The MOOC challenge



There has been so much written about Massively Open Online Courses (MOOCs) lately. Time to jump in.

I’ve taught in the classroom and online (via web conference), but have neither taught nor taken a MOOC. Although I’m skeptical of all the hype surrounding MOOCs as the “future of higher education” and am not sure I ever want to teach a MOOC, I do believe they have enormous potential. Plus, I am curious about how they work from the student perspective.

All of the attention on MOOCs got me wondering about how many of us that work in and around the higher education space have ever taken – and perhaps even completed – one of the courses routinely discussed as the great disruptor of higher education. Would taking such a course make us think differently – either positively or negatively – about the future of online education in the MOOC mold after taking one of these much-touted (and sometimes maligned) courses?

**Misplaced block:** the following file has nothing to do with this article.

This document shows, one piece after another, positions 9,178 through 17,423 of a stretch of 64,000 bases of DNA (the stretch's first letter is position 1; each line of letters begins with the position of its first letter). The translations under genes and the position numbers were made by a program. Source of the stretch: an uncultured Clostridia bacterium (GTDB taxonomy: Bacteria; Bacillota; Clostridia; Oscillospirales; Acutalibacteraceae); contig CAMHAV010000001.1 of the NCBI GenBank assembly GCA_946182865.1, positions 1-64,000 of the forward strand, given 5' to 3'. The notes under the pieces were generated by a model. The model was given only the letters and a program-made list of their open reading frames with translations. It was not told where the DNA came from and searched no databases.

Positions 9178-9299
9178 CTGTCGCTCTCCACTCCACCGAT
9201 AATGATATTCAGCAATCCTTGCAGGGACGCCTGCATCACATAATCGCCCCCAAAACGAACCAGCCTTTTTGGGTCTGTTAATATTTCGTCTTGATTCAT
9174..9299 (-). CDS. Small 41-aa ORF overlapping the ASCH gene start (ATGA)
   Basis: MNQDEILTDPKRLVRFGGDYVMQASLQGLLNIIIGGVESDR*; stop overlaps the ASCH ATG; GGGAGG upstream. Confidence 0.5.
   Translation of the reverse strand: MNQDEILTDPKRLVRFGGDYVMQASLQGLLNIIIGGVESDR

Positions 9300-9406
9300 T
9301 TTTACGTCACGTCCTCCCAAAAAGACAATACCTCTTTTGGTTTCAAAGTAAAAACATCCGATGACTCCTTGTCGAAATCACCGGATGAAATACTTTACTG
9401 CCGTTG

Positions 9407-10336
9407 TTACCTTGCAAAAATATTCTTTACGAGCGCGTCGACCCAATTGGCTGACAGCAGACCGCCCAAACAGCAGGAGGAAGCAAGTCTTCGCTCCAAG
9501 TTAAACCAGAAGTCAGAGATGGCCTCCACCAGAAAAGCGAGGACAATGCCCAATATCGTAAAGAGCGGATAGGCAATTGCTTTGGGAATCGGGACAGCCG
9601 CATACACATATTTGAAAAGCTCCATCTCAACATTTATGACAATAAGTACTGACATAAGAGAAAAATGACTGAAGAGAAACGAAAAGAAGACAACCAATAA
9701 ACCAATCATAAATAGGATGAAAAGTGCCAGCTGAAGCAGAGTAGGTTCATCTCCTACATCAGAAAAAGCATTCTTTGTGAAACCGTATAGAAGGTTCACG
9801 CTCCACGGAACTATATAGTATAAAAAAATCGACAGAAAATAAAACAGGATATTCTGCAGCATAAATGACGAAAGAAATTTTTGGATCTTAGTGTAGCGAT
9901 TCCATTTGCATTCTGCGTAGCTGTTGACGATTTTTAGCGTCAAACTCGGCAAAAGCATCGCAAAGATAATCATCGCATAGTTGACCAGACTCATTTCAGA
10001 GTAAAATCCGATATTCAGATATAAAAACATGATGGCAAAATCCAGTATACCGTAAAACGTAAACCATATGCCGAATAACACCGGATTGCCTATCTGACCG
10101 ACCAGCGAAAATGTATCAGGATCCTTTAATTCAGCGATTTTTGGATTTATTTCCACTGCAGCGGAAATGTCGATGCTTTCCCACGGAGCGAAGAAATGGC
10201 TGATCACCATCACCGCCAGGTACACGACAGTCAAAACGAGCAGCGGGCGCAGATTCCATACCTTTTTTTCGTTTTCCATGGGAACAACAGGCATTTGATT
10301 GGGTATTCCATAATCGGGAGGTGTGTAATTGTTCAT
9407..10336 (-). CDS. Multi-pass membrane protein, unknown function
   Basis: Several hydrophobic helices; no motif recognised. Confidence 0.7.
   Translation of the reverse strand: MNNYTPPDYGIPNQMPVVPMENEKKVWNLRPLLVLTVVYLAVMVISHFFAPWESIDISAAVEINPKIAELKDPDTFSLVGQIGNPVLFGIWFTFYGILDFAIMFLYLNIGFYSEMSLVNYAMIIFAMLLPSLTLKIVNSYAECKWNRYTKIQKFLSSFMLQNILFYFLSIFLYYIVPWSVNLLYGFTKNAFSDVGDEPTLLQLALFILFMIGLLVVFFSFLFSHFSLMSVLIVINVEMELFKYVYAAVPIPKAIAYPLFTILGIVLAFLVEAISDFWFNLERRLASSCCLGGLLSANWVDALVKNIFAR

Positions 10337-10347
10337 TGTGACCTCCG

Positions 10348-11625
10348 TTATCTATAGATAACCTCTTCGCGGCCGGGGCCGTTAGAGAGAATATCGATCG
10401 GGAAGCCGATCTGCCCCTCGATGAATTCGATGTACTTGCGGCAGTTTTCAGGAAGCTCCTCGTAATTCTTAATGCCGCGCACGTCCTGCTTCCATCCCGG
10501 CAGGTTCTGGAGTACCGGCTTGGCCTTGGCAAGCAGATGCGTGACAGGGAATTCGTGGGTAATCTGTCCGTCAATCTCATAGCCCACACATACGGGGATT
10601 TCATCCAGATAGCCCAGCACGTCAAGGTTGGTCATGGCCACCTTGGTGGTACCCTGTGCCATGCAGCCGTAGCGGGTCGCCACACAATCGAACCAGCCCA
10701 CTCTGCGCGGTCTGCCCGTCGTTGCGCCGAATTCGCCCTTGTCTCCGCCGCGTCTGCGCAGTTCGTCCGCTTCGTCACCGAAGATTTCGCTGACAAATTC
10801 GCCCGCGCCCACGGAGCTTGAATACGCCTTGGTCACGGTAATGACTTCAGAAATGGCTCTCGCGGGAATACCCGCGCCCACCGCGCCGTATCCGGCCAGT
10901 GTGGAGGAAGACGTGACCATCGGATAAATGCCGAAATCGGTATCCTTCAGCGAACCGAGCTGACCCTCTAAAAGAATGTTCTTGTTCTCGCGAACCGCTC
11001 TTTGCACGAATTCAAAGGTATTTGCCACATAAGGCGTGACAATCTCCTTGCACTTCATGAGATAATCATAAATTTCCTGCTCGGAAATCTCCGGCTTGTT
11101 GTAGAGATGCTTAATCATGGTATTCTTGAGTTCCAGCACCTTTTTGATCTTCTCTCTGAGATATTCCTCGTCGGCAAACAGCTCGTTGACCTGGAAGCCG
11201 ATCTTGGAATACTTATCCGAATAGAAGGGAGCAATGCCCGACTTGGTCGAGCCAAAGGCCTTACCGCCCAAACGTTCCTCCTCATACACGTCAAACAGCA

Earlier this week I saw that Stanford Venture Lab posted a list of their fall online courses and it piqued my interest. I signed up for one. Piling on, this morning there was a NYT article saying that Coursera has signed up several new schools and now has more than 200 free MOOCS on offer. So the slate of MOOCs available is now well beyond engineering and computer science courses.

Here are links to several of the offerings available through a variety of for-profit and not-for-profit educational organizations: BerkeleyX, Coursera, HarvardX, MITx, Stanford Venture Lab, and Udacity. There are many other providers – just type “free online courses” into any search engine and watch what pops up.